Fri, Apr 13, 2018 - Page 3 News List

KMT caucus accuses ministry of double standards

By Sean Lin  /  Staff reporter

From left, Chinese Nationalist Party legislators Chiang Nai-hsin and Alex Fai, KMT caucus deputy secretary-general William Tseng and KMT Legislator Lai Shyh-bao chant slogans calling for Minister of Education Pan Wen-chung to step down at a news conference at the legislature in Taipei yesterday.

Photo: Huang Yao-cheng, Taipei Times

The Chinese Nationalist Party (KMT) caucus yesterday accused the Ministry of Education of applying double standards in its handling of allegations about teaching in China by National Taiwan University (NTU) president-elect Kuan Chung-ming (管中閔) and Minister of the Interior Yeh Jiunn-rong (葉俊榮).

The Democratic Progressive Party (DPP) should act according to the law and use the same standard to which it holds Kuan when dealing with its political appointees, KMT caucus deputy secretary-general William Tseng (曾銘宗) told a news conference at the Legislative Yuan in Taipei.

Tseng asked whether the DPP wanted to “make an example” of Kuan, because it planned to restrict academic exchanges with China.

Kuan, who was elected president on Jan 5, was originally scheduled to take office on Feb. 1, but his inauguration has been postponed, amid allegations of plagiarism, a conflict of interest during the university’s presidential election and illegally teaching in China as a government-contracted professor.

The caucus compiled a list of 19 Executive Yuan officials who have allegedly held teaching posts in China, including Yeh, Minister of Foreign Affairs Joseph Wu (吳釗燮), Minister of Justice Chiu Tai-san (邱太三) and Minister Without Portfolio Lin Wan-yi (林萬億).

As the ministry has created an intergovernmental task force to investigate any job Kuan might have held in China since 2005, it should subject the 19 officials to the same investigation procedure, Tseng said.

KMT Legislator Lai Shyh-bao (賴士葆) accused the ministry of colluding with “online whistle-blowers” and “pan-green media” in the allegations that Kuan had taught illegally in China.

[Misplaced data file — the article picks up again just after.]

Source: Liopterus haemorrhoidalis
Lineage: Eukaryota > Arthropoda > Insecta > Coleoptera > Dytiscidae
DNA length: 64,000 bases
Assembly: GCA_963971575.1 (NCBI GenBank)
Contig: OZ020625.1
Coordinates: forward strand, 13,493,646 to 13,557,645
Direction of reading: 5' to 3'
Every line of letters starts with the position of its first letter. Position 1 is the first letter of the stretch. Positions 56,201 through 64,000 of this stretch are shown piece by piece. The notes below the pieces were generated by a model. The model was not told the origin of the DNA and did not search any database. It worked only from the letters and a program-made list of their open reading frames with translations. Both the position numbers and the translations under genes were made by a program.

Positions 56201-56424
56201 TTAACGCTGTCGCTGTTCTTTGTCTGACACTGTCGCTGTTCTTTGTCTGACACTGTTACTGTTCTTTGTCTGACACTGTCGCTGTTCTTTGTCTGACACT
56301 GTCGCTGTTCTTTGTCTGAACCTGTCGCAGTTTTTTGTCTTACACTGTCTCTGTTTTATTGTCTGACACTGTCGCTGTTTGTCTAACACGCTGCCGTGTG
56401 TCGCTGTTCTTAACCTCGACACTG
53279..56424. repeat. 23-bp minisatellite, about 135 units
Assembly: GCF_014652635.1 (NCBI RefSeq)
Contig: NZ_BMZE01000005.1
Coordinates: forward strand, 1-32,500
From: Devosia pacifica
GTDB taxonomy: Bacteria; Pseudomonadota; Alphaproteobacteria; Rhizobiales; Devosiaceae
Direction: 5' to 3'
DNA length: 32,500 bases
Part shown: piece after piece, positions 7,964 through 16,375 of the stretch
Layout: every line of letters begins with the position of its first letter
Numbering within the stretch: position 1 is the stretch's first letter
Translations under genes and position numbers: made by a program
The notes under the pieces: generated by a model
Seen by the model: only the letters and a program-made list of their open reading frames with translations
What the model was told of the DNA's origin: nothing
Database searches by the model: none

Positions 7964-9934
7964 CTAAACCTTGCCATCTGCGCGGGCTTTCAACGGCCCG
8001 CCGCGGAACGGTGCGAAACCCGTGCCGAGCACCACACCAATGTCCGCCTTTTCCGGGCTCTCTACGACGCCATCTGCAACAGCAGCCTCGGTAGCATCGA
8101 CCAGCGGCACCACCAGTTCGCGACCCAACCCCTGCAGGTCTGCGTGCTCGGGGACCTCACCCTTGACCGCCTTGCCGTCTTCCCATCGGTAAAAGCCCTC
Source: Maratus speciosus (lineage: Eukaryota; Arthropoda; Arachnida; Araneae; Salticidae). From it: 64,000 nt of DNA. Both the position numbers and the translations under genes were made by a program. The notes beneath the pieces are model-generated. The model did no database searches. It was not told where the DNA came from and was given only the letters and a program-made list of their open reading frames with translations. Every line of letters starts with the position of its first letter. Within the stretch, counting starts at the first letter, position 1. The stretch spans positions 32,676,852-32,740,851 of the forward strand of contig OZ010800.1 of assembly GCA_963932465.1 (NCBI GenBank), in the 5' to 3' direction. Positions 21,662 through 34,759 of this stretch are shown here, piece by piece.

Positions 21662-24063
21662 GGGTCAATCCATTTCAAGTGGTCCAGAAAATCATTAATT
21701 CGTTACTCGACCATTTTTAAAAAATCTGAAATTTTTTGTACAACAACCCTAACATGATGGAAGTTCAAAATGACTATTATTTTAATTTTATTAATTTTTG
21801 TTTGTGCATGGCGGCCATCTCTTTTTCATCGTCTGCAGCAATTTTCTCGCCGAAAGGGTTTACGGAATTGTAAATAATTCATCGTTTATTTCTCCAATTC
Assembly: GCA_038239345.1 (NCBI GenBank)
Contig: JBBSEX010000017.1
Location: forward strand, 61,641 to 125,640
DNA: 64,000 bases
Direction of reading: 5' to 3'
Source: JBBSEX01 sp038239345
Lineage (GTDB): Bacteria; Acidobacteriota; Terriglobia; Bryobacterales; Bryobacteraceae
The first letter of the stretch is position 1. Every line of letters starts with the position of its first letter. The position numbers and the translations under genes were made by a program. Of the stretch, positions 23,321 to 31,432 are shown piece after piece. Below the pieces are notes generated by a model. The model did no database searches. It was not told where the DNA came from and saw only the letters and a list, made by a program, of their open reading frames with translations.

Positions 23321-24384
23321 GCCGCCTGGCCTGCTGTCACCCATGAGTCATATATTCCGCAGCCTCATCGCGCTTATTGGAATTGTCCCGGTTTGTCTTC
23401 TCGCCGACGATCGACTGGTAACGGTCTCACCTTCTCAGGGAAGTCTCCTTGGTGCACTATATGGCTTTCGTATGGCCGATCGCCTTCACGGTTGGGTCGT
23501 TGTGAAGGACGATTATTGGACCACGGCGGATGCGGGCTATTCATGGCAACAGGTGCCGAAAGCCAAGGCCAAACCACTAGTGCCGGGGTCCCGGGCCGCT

The allegations played out in a blow-by-blow fashion, suggesting that the ministry could have made arrangements with certain news outlets, he said.

Minister of Education Pan Wen-chung (潘文忠) on Wednesday said that if the allegations against Kuan were true, the ministry would repeal the university’s election result, Lai said.

Such remarks contravene Article 9 of the University Act (大學法), which does not give the ministry the right to annul a national university’s presidential election result, Lai said.

As an official mandated by law to uphold administrative neutrality, Pan’s remarks were aimed at ingratiating himself with his DPP masters, which was a “disgusting” attempt to secure his job, Lai said.

The ministry can first approve Kuan’s election and deal with any illegal issues later by following judicial procedures, he said.

The ministry has turned the university into an international laughingstock due to its “obstruction” of Kuan’s inauguration, KMT Legislator Alex Fai (費鴻泰) said.

Its handling of Kuan’s case is a demonstration of authoritarianism, he said.

Pan is unfit for his post, he said, as he joined his colleagues in shouting slogans calling for Pan to step down.

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